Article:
“Trade finance has become one of the top focus areas for blockchain technology use,” he added. “The number of pilots that are looking into the opportunities of blockchain technology for trade finance and supply chain has intensified in 2018.”
Another area gaining interest focuses on platforms that support corporate-to-investor receivables. “Corporates and SMEs are being offered an increasing number of ways to sell their receivables,” Casterman said.
An April 2018 Brookings Institution report, How Artificial Intelligence is Transforming the World, points out, however, that many business professionals are not familiar with the concept of artificial intelligence. They do not understand what it is or how it could affect what they do. “They understood there was considerable potential for altering business processes, but [they] were not clear how AI could be deployed within their own organizations.”
You only have to Google “AI and international trade” to realize the technology is already impacting global trade with expectations for an even greater impact in the near future.
Casterman is one of several experts who will speak during part one of FCIB’s open forum at the Sept. 16-18 International Credit & Risk Management Summit in Dublin. The session will provide credit professionals with an invaluable opportunity to explore this topic further.
To learn more about the summit, visit the web page, https://fcibglobal.com/summit-home.html.
Moving into the second half of 2018, Atradius published a country report on Middle Eastern and North African countries. Egypt and Algeria pose the two highest and most polarizing risks, both coming in at a six out of 10, negatively and positively, respectively.
Political instability in both nations presents future risks, with Egypt’s President Sisi placing the military in strong control of the national government and the possibility of Algeria’s 81-year-old President Bouteflika stepping down without warning at the end of his 2019 term. Both countries remain at high risk for terrorist attacks. In neighboring Libya—Jihadist forces have been “stirring unrest,” according to the survey—dragging the neighboring countries into risks for attacks. Egypt remains reliant on support from the IMF and Gulf-states, further disrupting political harmony, while Algeria continues to isolate itself from other countries, leading to a homogenous and more-handicapped economy.
Perhaps the most startling find between the two countries is Egypt’s inflation rate in 2017, coming in at 29.5%. In 2015, it was as low as 10.4%. This sudden spike likely stems from Egypt’s economic downfall in November 2016 with a budget deficit of 12%, low levels of foreign exchange, big financing requirements and lack of USD. In order to jump start the economy, Egypt accepted 12 billion USD from the IMF over the course of three years. As the country attempted to piece together its economy, inflation rose; subsidies on electricity, fuel and food fell; and taxes went up, causing the Egyptian pound to depreciate by 50%. But as Egypt works to fix its market, inflation is expected to rise by smaller margins in the upcoming two years.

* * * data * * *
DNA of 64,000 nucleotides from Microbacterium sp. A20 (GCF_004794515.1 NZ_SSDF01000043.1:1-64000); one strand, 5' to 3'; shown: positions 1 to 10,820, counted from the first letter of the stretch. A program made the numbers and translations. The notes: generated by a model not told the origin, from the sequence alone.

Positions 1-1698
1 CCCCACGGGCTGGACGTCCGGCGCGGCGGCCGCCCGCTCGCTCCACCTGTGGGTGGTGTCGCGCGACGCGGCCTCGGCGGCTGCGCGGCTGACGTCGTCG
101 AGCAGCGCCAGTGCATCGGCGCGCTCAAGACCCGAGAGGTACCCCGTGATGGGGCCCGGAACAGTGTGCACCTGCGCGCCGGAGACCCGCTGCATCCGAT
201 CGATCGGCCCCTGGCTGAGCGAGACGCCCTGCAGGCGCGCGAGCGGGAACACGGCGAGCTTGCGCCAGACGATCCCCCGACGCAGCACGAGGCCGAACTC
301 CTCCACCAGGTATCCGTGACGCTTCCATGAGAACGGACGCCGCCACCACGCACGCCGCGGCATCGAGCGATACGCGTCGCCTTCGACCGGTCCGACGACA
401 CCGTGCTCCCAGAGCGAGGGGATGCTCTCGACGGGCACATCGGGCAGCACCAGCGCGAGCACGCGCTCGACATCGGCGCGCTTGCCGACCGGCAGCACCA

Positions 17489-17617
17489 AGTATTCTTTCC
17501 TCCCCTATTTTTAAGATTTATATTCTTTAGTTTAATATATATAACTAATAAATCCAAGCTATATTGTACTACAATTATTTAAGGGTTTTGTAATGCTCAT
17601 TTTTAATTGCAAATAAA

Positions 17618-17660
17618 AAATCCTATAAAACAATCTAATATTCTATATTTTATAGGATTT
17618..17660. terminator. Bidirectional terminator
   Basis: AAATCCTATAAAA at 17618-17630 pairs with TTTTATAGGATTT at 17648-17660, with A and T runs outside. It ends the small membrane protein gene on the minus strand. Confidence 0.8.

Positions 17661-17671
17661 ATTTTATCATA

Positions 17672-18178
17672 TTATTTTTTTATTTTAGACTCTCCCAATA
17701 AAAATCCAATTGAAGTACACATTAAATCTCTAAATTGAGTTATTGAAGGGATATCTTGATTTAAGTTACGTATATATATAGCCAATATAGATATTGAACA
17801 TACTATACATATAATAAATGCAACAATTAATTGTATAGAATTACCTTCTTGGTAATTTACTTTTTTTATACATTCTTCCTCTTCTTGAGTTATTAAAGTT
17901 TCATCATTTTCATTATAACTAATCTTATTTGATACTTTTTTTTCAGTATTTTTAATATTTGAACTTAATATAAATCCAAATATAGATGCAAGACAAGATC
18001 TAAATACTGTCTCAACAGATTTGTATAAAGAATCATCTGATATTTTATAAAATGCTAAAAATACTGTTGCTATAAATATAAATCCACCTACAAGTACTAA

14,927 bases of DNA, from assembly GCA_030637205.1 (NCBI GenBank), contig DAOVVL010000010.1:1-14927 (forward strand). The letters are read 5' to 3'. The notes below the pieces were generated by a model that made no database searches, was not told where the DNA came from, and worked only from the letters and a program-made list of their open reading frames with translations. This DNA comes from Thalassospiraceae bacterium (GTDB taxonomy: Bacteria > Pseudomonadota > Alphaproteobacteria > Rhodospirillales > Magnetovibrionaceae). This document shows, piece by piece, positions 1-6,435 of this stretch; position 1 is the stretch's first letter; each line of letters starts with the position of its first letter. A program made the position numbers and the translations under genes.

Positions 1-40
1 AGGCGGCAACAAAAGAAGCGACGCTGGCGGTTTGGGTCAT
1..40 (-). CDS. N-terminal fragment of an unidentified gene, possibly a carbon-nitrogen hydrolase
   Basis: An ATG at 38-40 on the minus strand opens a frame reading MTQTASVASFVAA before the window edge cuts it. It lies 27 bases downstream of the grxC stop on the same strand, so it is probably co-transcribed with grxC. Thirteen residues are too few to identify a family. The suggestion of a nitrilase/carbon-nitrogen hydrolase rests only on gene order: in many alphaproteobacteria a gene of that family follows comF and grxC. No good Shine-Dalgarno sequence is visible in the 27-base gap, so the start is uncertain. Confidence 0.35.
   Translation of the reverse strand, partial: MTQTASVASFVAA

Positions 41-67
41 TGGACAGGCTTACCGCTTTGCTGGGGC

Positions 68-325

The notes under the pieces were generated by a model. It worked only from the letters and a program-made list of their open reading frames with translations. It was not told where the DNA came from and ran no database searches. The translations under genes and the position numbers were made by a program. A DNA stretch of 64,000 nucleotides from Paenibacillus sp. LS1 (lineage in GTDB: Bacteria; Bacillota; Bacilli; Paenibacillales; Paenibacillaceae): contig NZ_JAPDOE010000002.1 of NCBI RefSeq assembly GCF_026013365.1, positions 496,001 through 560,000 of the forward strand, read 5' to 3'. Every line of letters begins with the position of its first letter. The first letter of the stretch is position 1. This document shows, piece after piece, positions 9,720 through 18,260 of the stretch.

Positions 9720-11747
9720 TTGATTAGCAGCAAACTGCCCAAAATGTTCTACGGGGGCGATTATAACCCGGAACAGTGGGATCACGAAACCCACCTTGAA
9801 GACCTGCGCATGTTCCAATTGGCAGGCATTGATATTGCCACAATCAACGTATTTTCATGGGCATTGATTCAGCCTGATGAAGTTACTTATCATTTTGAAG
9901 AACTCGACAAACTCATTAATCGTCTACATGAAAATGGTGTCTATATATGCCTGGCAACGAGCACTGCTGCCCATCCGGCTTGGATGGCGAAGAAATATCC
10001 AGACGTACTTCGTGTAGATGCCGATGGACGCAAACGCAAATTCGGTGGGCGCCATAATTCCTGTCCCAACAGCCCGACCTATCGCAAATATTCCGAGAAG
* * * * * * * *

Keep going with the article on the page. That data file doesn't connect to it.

Algeria, while still at a risk level six out of 10, is predicted to have a positive oil and gas outlook in the future. Most of the country’s economy relies on the oil and gas sector, accounting for 60% of the government budget and 95% of exported revenues. Oil prices have rebounded since a drop in 2015-16, and GDP growth will likely see only a modest recovery as the year rounds out, but a recovery nonetheless. Conversely, the paper industry in Algeria boasts a much higher credit risk compared to other industries operated in the country.
Unlike Egypt, Algeria remains independent from other nations, favoring a homogenous economy over a diversified one. Since about 90% of Algeria’s GDP is controlled by the state, government intervention, corruption, rigid labor markets, etc., these factors “still hamper private enterprise initiatives and foreign investment,” which in turn slows down economic transition. The study speculates that if the government decided to borrow money from the international market—such as Egypt has done—domestic financing pressures could be relaxed.
Both countries do not see a positive outlook in the long term. Egypt will continue to see recovery in the medium term as it heals from a crash in 2016, and Algeria will only see a modest recovery in 2018 as it steers away from diversifying its market.
Christie Citranglo, NACM editorial associate
Week in Review Editorial Team:
Diana Mota, Associate Editor and David Anderson, Member Relations